Every young child loves to play dress-up, but as time passes, and peer pressure increases, that playful impulse often fades.
“As we grow up, we're told, 'Stop skipping. Don't giggle. Don't jump and down. Don't make believe.' So you learn to be a grown-up,” said Donna Lake of Petaluma.
Lake, a retired Coast Guard officer, heavy equipment operator and high school custodian, will appear in a very different role at Sunday's Much Ado About Sebastopol Renaissance Faire in Ives Park.
She'll be dressed as a 16th-century house servant in a costume she made herself.
“It's an outlet for fantasy, and my artistic side,” she said.
Lake is just one of many costume buffs in Sonoma County who set out to show themselves off in elaborate costumes at themed festivals all over Northern California, weekend after weekend.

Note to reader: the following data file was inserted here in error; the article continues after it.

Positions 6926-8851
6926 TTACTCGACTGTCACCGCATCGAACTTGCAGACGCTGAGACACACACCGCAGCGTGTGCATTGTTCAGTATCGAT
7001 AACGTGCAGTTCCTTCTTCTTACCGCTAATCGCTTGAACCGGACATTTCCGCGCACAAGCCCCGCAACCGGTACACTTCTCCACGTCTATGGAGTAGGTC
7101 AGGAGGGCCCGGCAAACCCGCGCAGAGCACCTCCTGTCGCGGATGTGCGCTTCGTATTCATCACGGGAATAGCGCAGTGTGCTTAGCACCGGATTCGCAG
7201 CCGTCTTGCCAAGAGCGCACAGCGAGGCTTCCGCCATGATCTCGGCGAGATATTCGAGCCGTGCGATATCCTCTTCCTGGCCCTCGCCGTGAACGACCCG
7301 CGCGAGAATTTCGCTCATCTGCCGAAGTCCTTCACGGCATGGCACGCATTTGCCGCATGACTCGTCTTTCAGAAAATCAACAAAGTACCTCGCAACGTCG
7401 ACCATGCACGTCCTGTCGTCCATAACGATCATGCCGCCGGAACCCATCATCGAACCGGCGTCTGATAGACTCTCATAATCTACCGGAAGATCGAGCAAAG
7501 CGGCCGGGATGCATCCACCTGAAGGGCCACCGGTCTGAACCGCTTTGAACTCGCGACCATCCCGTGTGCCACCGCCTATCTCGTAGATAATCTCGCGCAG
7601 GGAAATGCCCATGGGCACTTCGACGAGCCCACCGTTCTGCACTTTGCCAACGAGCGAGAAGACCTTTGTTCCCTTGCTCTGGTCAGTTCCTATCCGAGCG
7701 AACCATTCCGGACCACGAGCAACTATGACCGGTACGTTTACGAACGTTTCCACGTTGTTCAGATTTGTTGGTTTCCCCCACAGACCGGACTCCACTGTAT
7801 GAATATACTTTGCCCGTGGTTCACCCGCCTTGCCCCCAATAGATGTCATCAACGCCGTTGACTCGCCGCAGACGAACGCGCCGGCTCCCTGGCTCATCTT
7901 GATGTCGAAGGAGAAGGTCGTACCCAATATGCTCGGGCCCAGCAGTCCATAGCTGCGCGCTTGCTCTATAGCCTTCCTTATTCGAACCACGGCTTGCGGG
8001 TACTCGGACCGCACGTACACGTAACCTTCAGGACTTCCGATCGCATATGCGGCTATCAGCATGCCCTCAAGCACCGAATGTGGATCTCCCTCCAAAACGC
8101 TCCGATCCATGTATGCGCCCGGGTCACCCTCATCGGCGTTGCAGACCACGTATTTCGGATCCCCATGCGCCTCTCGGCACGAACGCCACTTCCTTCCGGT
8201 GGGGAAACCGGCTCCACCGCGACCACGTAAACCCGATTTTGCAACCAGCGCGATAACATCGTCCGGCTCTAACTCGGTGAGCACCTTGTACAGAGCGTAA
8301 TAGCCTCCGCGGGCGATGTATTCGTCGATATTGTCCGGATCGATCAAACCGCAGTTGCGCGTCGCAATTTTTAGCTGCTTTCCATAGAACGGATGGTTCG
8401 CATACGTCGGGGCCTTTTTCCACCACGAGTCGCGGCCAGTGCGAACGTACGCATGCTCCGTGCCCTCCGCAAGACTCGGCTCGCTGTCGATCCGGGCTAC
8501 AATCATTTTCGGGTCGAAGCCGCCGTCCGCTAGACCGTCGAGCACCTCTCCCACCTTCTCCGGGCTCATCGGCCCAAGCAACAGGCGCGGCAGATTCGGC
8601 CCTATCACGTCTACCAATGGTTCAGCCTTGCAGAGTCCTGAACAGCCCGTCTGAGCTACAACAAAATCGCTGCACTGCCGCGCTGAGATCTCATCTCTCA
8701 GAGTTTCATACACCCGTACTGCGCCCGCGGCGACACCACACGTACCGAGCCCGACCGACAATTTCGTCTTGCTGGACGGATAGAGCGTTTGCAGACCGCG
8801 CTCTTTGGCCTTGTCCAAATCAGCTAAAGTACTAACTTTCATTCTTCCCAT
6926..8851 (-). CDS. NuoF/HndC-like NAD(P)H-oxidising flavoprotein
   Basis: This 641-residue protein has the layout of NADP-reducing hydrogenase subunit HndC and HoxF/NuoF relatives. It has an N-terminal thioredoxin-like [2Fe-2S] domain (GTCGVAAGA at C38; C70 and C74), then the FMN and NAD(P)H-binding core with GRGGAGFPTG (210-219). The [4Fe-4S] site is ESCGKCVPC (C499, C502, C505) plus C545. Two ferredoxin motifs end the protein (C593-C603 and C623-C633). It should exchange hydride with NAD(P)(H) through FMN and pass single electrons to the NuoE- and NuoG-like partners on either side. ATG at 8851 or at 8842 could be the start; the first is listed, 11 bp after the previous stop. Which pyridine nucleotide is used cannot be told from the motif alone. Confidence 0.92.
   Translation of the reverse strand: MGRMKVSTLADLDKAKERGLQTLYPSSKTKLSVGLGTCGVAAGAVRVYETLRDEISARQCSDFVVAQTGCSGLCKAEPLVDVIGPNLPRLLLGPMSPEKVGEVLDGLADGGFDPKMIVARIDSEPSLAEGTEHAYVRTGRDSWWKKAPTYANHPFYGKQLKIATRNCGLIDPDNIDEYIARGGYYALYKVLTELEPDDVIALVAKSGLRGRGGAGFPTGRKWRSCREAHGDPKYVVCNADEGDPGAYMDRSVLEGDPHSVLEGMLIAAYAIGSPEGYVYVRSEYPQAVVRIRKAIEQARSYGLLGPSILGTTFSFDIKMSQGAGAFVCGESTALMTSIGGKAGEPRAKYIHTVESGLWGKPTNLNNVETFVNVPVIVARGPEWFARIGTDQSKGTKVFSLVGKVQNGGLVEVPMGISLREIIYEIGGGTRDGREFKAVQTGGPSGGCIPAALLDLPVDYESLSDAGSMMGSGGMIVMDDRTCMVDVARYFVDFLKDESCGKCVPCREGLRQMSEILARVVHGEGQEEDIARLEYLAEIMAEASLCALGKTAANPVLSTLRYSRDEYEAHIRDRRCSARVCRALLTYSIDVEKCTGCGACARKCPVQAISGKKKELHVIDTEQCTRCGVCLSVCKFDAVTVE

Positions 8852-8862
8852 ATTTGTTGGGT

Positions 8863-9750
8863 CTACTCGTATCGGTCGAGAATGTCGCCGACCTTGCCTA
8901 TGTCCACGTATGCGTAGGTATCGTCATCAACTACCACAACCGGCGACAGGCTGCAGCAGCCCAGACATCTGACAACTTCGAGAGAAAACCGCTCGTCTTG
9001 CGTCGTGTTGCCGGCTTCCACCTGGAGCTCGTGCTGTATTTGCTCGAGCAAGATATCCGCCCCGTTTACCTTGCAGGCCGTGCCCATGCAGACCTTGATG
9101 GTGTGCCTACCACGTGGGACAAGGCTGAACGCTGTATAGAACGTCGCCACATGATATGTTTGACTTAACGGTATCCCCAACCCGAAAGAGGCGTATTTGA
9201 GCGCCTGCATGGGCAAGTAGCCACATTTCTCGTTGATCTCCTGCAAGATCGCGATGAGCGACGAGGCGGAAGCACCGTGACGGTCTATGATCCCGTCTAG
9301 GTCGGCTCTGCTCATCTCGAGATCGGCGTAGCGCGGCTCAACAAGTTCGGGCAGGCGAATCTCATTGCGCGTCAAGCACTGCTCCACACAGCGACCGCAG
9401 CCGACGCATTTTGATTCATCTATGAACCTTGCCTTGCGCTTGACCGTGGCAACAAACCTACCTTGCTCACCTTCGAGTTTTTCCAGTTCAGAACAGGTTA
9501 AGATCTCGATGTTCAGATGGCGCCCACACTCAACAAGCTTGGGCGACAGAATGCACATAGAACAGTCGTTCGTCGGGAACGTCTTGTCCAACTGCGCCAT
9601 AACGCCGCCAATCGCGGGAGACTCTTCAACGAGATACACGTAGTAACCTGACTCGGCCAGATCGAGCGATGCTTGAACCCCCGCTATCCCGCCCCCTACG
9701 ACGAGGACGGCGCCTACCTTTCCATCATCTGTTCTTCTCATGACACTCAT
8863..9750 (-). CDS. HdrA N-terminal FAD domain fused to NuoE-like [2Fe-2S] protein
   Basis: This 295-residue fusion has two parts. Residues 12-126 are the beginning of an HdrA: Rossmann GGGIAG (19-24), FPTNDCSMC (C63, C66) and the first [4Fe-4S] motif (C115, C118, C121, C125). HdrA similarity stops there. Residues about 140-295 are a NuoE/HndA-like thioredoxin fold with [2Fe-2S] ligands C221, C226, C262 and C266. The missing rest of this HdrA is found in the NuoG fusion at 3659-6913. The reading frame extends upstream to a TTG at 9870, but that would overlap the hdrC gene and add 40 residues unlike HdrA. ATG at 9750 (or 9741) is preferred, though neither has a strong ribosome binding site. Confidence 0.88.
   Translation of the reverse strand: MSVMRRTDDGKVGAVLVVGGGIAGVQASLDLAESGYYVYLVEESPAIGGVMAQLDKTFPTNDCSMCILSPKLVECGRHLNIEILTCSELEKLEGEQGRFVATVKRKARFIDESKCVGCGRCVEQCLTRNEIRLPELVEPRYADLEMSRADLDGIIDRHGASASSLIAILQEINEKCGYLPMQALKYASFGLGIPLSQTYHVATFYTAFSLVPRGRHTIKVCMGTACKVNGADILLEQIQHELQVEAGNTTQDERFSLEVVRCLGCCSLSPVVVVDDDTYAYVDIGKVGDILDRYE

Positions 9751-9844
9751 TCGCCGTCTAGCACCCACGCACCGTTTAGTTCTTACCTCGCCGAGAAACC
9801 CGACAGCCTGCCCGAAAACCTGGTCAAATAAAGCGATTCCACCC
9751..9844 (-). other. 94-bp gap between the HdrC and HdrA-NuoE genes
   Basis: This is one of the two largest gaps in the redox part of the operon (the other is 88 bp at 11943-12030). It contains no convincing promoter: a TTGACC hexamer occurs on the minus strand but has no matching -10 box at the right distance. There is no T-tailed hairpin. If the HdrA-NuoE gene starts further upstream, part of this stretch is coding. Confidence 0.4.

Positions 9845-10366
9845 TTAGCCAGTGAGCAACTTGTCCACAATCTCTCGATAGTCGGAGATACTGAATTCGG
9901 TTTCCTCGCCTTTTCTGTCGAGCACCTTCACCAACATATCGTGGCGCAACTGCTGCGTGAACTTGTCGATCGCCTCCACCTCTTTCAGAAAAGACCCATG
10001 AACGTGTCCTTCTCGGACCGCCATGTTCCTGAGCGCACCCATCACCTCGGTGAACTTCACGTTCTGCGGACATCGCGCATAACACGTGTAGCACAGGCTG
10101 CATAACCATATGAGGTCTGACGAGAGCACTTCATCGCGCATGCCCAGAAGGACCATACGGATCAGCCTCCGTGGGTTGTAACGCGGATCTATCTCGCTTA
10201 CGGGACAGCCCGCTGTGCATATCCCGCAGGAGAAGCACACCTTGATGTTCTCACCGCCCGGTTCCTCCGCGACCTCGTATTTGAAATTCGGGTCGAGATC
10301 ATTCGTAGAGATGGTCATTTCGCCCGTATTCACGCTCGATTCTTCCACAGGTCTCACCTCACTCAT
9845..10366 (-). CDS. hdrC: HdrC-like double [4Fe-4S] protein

Styles range from England's Elizabethan- and Victorian-era fashions to their modern, post-industrial equivalent, steam punk. But that's not the limit. There are pirates and Civil War soldiers, too, not to mention Halloween for grownups.
Melanie Stammler, a Petaluman who took her mobile Bus Shoppe costume and accessory boutique to Petaluma's Rivertown Revival and the Wunderkammer Handcar Races in Santa Rosa this summer, defines steam punk in simple terms.
“Just put on some striped leggings and a little corset, and you're good to go,” Stammler said.
“It's liberating. I look at it as an escape. You can let your inhibitions go.”
Michelle Carnes, a Forestville artist who appeared in costume at both the Rivertown and Wunderkammer events, said she dresses up not to become someone else, but to be herself.
“It's not an alter-ego. I'm still me,” even in a headdress or a bustier, said Carnes, who also co-owns the Counter Culture Art Haus at the Barlow Center in Sebastopol.
“I get to be my creative self. I'm promoting who I am deep down inside, but on the outside. I see myself as a powerful woman,” Carnes said.